While the national Constitution was under discussion throughout the Union
, in 1788, and it was passing the ordeal of State conventions, its advocates were called Federalists, because the effect of the Constitution
would be to bind the several States more closely as a so-called confederation.
They formed a distinct party that year, and held supreme political power in the republic until the close of the century.
The leading members of the party were Washington
, and many of the less distinguished patriots of the Revolution.
Their opponents were called Anti-Federalists.
In the contests of the French Revolution
, which had influence upon public opinion in the United States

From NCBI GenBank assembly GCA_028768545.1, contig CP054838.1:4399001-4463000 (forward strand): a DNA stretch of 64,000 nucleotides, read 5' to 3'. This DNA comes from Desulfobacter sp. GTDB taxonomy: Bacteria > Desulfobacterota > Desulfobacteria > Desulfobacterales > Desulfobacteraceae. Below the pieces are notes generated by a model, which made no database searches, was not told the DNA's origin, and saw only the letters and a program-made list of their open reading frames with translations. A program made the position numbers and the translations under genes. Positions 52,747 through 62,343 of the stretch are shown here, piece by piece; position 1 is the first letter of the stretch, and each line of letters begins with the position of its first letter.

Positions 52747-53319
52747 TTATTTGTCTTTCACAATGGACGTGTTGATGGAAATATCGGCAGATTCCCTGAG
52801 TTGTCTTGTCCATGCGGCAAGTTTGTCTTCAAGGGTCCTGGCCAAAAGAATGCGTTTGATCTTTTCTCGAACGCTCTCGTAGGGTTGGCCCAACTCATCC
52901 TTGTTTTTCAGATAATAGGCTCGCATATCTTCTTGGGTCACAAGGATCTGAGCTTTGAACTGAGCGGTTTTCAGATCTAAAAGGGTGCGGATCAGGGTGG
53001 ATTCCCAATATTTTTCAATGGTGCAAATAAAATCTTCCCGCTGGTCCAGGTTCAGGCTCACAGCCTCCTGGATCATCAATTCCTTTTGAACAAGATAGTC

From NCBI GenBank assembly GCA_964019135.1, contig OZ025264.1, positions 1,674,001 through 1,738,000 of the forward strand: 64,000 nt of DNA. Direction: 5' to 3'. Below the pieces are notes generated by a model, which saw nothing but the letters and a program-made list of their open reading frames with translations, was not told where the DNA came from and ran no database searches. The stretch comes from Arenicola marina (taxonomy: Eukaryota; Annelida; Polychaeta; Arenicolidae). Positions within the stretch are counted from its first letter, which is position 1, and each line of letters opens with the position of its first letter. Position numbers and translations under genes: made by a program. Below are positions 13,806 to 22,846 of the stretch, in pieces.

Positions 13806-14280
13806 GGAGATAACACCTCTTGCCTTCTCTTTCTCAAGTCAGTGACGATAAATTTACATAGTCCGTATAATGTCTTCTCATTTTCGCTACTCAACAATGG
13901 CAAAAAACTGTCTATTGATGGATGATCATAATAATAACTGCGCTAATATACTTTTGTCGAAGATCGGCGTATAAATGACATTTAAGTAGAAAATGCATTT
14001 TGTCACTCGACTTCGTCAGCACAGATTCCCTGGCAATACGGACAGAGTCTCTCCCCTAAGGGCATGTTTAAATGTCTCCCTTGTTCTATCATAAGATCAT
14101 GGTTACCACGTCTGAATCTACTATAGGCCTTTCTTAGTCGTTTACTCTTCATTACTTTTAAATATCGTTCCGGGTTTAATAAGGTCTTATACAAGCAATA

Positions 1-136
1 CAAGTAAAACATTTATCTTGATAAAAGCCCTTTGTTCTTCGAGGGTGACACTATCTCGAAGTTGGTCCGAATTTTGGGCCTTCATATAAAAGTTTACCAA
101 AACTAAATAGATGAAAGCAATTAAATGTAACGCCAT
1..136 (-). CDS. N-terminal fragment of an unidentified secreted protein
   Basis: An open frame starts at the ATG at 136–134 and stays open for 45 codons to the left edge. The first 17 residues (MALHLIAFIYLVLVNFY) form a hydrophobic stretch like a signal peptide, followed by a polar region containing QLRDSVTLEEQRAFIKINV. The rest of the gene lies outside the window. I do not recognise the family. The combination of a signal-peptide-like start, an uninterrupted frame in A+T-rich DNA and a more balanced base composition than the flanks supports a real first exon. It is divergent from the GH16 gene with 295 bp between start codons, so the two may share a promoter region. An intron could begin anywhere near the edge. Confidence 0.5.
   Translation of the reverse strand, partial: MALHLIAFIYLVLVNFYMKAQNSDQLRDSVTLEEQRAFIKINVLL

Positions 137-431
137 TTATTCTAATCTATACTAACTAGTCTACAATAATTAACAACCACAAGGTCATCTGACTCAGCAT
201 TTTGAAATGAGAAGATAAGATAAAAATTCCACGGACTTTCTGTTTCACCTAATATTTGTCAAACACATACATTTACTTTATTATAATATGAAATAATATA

, the Federalists leaned towards England
, and the Anti-Federalists or Republicans towards France
In the Presidential election of 1800, the Federalists were defeated and Jefferson
The party became unpopular because of its opposition to the War
of 1812; and it fell into fatal disrepute because of the Hartford Convention, whose proceedings, done in secret, were supposed to be treasonable.
The party had become so weak in 1816 that Monroe
, the Republican
candidate for President
, received the electoral votes of all the States but two.
At his re-election, in 1820, the vote of the States was unanimous for him. Then the party was disbanded.
See Anti-Federalist party